March 27, 2019
Friday, May 10, 9:45-10:45am
Room: Barrick Gold Lecture Room (1520)
Collaboration Through Richer Metadata
Shayn Smulyan, Crossref
Description: Metadata is crucial to discovery, access, citation, linking, and metrics. Crossref, as a member organization, represents the collaborative efforts of over 10,000 publishers to build and maintain an infrastructure which collects and distributes that metadata to the broader scholarly community.
This presentation will illustrate ways that library publishers can participate in the Crossref community and benefit from the corpus of enriched metadata they collectively create. I’ll highlight recent improvements to metadata deposition and tracking tools; outline metadata practices that promote connections between published content items and other scholarly objects; and preview some upcoming partnerships between Crossref and allied organizations like ROR, Metadata 2020, ORCID, and Datacite. These collaborative efforts are working to build an interconnected network of scholarly metadata, which makes published content easier to find, cite, link, and assess.
Lemons into Lemon-aid: An Update on Turning PKP’s Metadata Problems into Actionable Challenges
Mike Nason, University of New Brunswick Libraries and PKP; James MacGregor, PKP
Description: PKP’s applications have been around for 20 years, and can be found distributed all over the web. This distributed nature, combined with the one-size-fits-most approach of designing the software, has resulted in a fascinating ecosystem of metadata abuse enablement, where publishers seek to fit their metadata into OJS and OMP in such a way that makes sense from a display perspective, but often is incorrect from a metadata perspective. This metadata abuse significantly impacts the journal authors and publishers; has implications for citation accuracy; and impacts the work of any researcher who use this data corpus as a means to evaluate global scholarly publishing trends.
As part of Coalition Publi.ca (a national scholarly publishing research and infrastructure project that requires high quality metadata to support its aggregation, preservation and data corpus research components), as a sponsoring organization for publishers in Crossref (which harvests metadata and provides additional resources such as reference linking, plagiarism checking, and Crossref Event Data), as a provider of a long-term preservation system (PKP’s LOCKSS-based Preservation Network), and as a direct participant in research on scholarly publishing (which demands the availability of high quality metadata to ensure accuracy of any data evaluation) PKP has a duty to ensure accurate metadata across this distributed ecosystem, regardless of whether we personally host the content.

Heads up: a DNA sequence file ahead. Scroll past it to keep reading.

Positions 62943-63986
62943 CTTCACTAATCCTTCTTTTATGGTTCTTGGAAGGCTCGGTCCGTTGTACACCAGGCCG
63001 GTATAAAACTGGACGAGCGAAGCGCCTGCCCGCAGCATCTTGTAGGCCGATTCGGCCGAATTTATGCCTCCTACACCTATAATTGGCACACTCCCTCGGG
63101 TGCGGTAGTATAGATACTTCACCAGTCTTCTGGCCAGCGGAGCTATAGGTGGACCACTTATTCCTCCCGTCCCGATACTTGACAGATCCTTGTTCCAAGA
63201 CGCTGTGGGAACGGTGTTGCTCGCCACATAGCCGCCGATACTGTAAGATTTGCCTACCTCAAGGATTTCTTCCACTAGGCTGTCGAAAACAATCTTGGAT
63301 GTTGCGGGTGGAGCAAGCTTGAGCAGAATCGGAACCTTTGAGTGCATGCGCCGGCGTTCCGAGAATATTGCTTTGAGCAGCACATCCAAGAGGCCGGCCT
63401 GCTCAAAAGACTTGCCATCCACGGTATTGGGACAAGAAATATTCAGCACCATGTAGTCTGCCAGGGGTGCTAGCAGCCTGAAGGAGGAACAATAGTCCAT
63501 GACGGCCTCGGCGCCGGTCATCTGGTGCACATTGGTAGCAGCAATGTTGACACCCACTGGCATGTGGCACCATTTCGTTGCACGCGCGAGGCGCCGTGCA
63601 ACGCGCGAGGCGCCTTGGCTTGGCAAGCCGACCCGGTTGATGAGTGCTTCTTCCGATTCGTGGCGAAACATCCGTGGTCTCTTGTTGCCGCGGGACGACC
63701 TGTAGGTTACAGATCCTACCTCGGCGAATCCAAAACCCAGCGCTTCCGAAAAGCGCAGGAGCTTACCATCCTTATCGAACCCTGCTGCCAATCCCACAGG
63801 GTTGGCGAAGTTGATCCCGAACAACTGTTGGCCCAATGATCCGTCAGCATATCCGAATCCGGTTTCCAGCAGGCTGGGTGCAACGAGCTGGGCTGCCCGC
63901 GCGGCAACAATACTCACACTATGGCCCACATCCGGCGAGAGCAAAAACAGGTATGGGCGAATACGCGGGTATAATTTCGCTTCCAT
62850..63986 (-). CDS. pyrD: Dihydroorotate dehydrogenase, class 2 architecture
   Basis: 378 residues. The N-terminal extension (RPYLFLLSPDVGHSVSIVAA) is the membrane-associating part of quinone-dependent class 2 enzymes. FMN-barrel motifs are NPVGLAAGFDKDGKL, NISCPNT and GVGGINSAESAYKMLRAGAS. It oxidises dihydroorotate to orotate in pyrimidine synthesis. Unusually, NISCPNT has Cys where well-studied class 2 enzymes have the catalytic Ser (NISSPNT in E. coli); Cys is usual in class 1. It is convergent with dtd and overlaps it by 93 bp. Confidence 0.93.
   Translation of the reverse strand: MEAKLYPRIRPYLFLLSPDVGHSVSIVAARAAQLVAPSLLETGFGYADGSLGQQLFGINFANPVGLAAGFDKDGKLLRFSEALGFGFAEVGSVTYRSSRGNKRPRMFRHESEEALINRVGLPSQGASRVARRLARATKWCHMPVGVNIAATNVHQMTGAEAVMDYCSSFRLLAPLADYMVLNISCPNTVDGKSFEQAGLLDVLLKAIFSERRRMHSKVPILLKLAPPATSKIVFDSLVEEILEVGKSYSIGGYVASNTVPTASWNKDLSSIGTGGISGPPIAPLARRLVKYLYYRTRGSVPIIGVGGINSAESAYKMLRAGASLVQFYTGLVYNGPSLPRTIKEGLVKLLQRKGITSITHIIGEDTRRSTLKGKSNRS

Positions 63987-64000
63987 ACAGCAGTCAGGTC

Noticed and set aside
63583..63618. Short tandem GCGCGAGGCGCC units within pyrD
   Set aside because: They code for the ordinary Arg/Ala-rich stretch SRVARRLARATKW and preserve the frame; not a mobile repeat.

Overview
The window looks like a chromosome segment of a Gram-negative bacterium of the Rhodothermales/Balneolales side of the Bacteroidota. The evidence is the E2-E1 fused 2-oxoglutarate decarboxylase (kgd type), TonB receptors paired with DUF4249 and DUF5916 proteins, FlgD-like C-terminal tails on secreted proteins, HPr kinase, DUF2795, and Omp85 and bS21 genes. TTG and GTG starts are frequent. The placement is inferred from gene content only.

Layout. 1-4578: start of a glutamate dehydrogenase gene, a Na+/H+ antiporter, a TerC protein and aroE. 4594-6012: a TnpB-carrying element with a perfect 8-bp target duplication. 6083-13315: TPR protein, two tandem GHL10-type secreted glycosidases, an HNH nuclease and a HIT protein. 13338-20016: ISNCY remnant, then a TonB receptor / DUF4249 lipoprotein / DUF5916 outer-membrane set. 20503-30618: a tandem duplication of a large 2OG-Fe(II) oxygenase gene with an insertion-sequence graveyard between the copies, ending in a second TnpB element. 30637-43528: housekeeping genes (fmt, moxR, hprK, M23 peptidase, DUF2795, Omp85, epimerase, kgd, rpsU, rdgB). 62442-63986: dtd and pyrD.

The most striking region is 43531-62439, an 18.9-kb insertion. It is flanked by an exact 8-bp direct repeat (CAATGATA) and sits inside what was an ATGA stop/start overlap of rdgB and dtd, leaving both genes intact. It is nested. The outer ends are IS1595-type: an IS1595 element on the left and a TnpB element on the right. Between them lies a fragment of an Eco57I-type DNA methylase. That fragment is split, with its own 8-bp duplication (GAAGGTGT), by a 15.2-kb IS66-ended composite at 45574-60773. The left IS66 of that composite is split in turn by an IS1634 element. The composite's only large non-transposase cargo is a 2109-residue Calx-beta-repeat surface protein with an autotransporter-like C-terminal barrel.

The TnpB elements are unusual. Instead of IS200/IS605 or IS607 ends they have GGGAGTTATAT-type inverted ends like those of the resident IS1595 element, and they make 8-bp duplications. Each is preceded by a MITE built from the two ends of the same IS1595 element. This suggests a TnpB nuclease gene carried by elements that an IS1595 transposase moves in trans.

This presentation provides an update on where we are with this problem. We will discuss how we have worked with Coalition Publi.ca systems staff and metadata experts, PKP researchers, Crossref support staff, an iSchool practicum student from the University of Toronto, and our own support staff to establish the nature and extent of the metadata accuracy problem. We will also discuss the tools we are developing, and the changes we are proposing to the PKP development team, that will a) help to identify and correct legacy metadata issues for longstanding publishers using PKP tools, and b) ensure better metadata hygiene going forward.
Wikidata: Open Linked Data for Library Publishing
Jere Odell, IUPUI University Library; Ted Polley, IUPUI University Library; Mairelys Lemus-Rojas, IUPUI University Library
Description: Wikidata, a collaboratively edited, open, linked data knowledge base hosted by the Wikimedia foundation, includes a growing collection of open citation data. As of November 2018, more than 20 million publications and 160 million citations have been contributed to Wikidata (http://wikicite.org/statistics.html). Many of these data items have been added by bots that contribute data from open bibliographic databases, including PubMed Central, and from data made available by Crossref and the Initiative for Open Citations (I4OC). Although this approach may be the most efficient way to build a large corpus of open citation data, many scholarly journals will be missed. Journals that cannot meet the requirements of a Crossref contract (for financial or technical reasons) will be invisible in growing open citation network. The journals that are likely to be missed are also those that have not been well-served by for-profit publishers and large university presses–including print journals that flipped to open access and journals in fields that are unfamiliar with or unconvinced of the value of a Crossref DOI (e.g., law reviews and some arts and humanities journals). In this presentation we demonstrate how a library publisher can contribute bibliographic data to Wikidata. By using both manual and batch-processing methods, we contributed complete runs for selected journals hosted on our library’s instance of Open Journal Systems. We share our methods for contributing data for journals that mint DOIs and for journals that do not. We also provide a demonstration of the short-term benefits of building this collection in Wikidata and reflect on the challenges of including Wikidata in a library-publishing program.